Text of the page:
The purpose of this paper is to examine the use of natural induction methods by CPMs in the US for women who began labour intending to deliver out-of-hospital using data collected from the 2004-2009 Midwives Alliance of North America data registry. Almost 60% of the sample used more than one induction method. Frequency of methods used is described with membrane stripping (n=920, 41.5%) and castor oil (n=912, 41.1%) being the most frequently used. Use of method is further broken down by parity; castor oil was the most popular method for nulliparous women (n=266, 46.3%) and membrane stripping was the most popular method for multiparous women (n=696, 42.3%). The use of any induction method versus no method was further explored in the areas of place of birth, mode of birth, gestational age at delivery and region of residence. The results are discussed and related to published literature regarding the use of both natural and pharmacological induction methods. This study does not explore the effectiveness of the methods included or their efficacy in preventing post-term pregnancy. This paper provides a foundation for further research in the areas of the effectiveness and safety, the prevalence of complications that may be associated with induction of labour via natural induction methods, and the length of time from the use of each natural induction method to onset of labour.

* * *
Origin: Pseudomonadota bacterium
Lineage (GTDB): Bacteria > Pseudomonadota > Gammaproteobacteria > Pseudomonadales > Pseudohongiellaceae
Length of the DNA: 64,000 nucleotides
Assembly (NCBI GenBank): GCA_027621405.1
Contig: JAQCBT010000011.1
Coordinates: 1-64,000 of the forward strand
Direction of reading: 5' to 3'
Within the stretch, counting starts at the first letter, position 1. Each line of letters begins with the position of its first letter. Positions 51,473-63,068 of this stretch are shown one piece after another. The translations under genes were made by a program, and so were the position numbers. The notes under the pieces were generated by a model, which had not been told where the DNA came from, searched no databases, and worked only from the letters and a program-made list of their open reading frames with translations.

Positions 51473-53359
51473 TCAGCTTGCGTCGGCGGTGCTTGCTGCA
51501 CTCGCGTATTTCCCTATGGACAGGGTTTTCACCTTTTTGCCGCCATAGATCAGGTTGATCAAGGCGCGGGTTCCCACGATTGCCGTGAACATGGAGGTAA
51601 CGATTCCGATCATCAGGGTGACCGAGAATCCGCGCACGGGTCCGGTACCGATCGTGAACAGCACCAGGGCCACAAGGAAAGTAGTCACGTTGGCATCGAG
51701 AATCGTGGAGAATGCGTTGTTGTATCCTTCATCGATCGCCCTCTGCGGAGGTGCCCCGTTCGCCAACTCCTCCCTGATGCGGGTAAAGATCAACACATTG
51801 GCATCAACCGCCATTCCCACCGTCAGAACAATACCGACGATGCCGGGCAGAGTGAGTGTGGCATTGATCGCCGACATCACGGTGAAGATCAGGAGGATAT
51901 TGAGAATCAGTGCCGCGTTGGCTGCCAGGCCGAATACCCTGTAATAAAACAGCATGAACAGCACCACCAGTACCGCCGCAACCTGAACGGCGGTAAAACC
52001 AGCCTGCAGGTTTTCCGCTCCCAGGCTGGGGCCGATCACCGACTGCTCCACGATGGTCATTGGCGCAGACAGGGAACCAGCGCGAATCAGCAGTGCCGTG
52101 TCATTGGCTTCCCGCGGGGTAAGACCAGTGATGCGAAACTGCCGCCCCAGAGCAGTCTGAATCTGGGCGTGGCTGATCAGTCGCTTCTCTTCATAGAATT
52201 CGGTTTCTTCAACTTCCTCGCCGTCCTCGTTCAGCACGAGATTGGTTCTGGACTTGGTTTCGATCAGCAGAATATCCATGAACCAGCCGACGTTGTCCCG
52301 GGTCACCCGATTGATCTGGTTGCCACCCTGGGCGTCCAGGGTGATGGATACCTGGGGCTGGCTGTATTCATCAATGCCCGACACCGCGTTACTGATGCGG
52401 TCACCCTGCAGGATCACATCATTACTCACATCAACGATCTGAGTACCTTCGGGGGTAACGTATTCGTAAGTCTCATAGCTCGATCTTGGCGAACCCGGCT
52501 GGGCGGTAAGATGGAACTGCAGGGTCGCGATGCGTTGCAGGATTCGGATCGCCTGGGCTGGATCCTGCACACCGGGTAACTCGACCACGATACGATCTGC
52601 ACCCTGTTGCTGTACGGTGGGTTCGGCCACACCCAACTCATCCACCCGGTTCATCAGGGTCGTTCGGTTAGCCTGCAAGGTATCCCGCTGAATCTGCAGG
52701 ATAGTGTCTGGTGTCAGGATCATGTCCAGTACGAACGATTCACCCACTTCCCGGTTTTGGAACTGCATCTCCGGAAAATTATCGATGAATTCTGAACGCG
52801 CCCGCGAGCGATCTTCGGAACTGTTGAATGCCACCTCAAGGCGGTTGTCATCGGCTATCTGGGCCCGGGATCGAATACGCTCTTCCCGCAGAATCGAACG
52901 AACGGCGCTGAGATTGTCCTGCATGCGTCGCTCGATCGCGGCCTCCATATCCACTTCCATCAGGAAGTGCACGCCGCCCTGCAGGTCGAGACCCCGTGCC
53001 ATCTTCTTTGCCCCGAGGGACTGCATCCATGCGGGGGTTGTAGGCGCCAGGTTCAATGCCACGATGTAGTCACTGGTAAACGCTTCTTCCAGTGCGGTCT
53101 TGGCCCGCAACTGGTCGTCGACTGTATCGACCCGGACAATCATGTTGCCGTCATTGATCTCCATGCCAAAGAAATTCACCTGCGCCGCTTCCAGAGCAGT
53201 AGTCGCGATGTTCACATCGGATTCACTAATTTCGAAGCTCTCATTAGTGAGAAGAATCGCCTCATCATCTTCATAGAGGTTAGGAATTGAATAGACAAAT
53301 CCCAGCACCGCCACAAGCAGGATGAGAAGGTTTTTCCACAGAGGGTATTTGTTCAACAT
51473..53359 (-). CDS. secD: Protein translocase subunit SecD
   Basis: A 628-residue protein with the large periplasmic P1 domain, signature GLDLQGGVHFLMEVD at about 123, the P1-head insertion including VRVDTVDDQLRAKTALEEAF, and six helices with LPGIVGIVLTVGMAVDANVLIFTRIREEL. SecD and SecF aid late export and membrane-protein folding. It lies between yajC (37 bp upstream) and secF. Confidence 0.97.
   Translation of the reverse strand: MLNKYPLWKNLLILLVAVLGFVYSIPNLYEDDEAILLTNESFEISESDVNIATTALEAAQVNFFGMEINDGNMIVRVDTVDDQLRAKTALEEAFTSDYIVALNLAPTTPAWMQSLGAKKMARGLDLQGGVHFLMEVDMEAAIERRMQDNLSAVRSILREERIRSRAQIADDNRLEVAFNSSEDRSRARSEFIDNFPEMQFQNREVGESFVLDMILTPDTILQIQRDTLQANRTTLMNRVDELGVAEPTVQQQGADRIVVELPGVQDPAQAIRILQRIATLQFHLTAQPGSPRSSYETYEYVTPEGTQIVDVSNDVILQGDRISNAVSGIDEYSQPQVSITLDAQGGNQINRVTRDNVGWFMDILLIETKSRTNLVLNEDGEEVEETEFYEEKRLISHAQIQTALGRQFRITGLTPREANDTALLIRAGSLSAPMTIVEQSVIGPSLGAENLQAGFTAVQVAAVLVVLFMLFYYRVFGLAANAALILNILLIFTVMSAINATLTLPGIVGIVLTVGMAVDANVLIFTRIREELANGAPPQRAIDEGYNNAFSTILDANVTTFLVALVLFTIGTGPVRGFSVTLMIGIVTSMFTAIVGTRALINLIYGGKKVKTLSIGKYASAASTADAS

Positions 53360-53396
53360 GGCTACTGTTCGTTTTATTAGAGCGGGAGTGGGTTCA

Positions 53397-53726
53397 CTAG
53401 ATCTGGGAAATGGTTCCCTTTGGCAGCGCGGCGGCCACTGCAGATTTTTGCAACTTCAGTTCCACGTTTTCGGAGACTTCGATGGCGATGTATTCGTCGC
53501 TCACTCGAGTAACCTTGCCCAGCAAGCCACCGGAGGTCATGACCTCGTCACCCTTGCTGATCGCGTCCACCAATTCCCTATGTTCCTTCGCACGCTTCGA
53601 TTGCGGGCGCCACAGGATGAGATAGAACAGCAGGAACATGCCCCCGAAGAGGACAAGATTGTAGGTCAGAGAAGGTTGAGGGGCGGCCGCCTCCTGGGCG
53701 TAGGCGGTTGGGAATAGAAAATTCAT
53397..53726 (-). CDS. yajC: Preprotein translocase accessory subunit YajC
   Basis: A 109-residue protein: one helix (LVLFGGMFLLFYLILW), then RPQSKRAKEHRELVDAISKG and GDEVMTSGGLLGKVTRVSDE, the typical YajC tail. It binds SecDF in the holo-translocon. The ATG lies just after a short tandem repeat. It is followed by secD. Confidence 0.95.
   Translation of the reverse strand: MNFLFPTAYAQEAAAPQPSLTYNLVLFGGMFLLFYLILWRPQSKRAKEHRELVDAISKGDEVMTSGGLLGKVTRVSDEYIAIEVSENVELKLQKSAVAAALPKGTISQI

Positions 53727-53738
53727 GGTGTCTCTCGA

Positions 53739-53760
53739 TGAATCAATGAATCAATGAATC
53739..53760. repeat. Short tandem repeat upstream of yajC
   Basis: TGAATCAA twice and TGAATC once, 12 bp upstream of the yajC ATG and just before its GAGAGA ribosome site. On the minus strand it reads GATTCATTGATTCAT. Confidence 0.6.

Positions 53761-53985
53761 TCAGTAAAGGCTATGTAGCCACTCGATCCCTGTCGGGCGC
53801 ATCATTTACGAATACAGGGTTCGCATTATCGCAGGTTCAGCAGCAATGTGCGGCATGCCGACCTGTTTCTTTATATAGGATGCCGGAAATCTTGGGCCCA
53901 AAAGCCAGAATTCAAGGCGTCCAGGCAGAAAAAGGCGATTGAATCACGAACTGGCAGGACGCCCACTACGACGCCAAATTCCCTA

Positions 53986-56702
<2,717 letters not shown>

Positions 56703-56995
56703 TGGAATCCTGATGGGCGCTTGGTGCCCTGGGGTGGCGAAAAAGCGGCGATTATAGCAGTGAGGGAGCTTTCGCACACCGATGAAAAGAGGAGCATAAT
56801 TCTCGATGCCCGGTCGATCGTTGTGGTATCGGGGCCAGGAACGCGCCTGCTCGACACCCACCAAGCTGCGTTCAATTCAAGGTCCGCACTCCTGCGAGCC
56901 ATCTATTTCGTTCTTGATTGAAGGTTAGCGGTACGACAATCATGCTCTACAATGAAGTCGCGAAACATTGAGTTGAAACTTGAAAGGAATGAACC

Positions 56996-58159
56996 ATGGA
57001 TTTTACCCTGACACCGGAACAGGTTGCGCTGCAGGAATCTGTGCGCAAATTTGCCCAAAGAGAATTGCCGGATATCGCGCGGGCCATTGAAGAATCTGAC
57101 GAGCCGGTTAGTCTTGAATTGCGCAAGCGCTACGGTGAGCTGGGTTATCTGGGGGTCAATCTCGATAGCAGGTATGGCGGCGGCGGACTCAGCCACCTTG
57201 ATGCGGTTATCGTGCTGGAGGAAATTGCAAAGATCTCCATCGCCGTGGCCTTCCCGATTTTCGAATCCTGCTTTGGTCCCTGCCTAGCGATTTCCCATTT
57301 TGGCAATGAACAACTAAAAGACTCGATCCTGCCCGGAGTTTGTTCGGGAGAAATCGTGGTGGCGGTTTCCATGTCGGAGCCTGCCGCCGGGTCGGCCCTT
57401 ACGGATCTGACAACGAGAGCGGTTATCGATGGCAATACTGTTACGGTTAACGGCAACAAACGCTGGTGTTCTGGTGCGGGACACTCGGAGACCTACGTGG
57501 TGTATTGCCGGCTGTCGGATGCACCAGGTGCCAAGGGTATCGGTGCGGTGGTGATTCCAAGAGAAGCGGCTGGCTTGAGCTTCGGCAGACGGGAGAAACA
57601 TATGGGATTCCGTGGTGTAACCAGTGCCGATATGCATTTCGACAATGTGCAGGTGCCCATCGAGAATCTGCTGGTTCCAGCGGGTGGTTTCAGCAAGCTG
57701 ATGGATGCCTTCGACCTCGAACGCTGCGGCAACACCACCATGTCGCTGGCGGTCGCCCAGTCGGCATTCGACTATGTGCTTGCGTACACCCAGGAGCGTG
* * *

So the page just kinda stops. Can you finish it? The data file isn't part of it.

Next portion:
|Department:||Department of Midwifery|
|School Location:||United States -- Washington|
|Source:||MAI 53/04M(E), Masters Abstracts International|
|Subjects:||Medicine, Alternative Medicine|
|Keywords:||Certified professional midwife, Induction of labour, Midwives, Natural induction, Out-of-hospital-birth|
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